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Claessens Financial Stability
Claessens Financial Stability
Claessens Financial Stability
Claessens Financial Stability
Claessens Financial Stability
Claessens Financial Stability
Claessens Financial Stability
Claessens Financial Stability
Claessens Financial Stability
Claessens Financial Stability
Claessens Financial Stability
Claessens Financial Stability
Claessens Financial Stability
Claessens Financial Stability
Claessens Financial Stability
Claessens Financial Stability
Claessens Financial Stability
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Claessens Financial Stability

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  • 1. Global Issues Seminar Series: Financial Stability Stijn Claessens World Bank and University of Amsterdam October 25, 2006 World Bank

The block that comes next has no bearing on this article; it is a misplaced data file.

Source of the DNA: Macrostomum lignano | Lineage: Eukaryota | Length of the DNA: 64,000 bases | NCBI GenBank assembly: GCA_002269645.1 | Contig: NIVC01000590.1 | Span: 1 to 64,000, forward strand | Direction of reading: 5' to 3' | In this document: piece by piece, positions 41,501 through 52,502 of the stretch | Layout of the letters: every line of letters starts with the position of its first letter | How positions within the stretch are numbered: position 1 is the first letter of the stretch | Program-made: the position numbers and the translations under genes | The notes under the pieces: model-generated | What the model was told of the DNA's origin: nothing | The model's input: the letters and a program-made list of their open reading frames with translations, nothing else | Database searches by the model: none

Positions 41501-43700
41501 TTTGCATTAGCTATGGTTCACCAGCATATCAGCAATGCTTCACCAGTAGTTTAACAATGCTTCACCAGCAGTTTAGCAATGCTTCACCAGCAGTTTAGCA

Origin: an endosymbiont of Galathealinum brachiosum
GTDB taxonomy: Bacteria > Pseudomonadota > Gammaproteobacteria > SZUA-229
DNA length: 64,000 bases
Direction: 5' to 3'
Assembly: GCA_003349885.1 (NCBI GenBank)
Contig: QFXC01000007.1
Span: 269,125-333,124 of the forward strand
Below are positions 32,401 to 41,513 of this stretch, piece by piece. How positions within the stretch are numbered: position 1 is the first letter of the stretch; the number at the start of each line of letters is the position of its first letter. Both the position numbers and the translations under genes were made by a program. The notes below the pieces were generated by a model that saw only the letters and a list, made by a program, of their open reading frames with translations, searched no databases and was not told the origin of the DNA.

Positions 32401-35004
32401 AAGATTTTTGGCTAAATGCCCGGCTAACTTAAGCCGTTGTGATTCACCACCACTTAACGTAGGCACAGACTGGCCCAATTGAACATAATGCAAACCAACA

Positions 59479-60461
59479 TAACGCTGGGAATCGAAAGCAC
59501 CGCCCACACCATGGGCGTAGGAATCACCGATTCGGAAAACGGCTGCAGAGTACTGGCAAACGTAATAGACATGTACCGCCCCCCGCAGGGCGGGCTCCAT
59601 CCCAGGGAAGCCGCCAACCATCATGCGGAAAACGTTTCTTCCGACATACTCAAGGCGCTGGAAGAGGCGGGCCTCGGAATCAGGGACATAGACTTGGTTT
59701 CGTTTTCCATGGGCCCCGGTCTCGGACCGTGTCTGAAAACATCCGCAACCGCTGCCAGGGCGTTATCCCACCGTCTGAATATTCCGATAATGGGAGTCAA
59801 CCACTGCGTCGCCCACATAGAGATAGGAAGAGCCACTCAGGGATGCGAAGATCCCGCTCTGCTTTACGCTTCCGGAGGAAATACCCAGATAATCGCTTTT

• 2. Slide 1: Outline <ul><li>Anatomy </li></ul><ul><ul><li>Global financial integration is a long-run trend </li></ul></ul><ul><ul><li>But more two-way diversification in the 21st century </li></ul></ul><ul><li>Dynamics </li></ul><ul><ul><li>Globalization, deregulation and technology </li></ul></ul><ul><li>Actions </li></ul><ul><ul><li>International financial architecture: approach &amp; players </li></ul></ul><ul><li>Consequences </li></ul><ul><ul><li>In a narrow sense and broader sense </li></ul></ul><ul><ul><li>The challenge: balance of influences </li></ul></ul>World Bank
  • 3. Slide 2: Anatomy: Long-run trends in financial integration (according to Obstfeld) <ul><li>Stylized facts ( ca. 1860-2000 ): </li></ul>
  • 4. Slide 3: Anatomy: price and quantity metrics <ul><li>Deviations from covered interest parity </li></ul>
  • 5. Slide 4: World total foreign assets and liabilities 1970-2003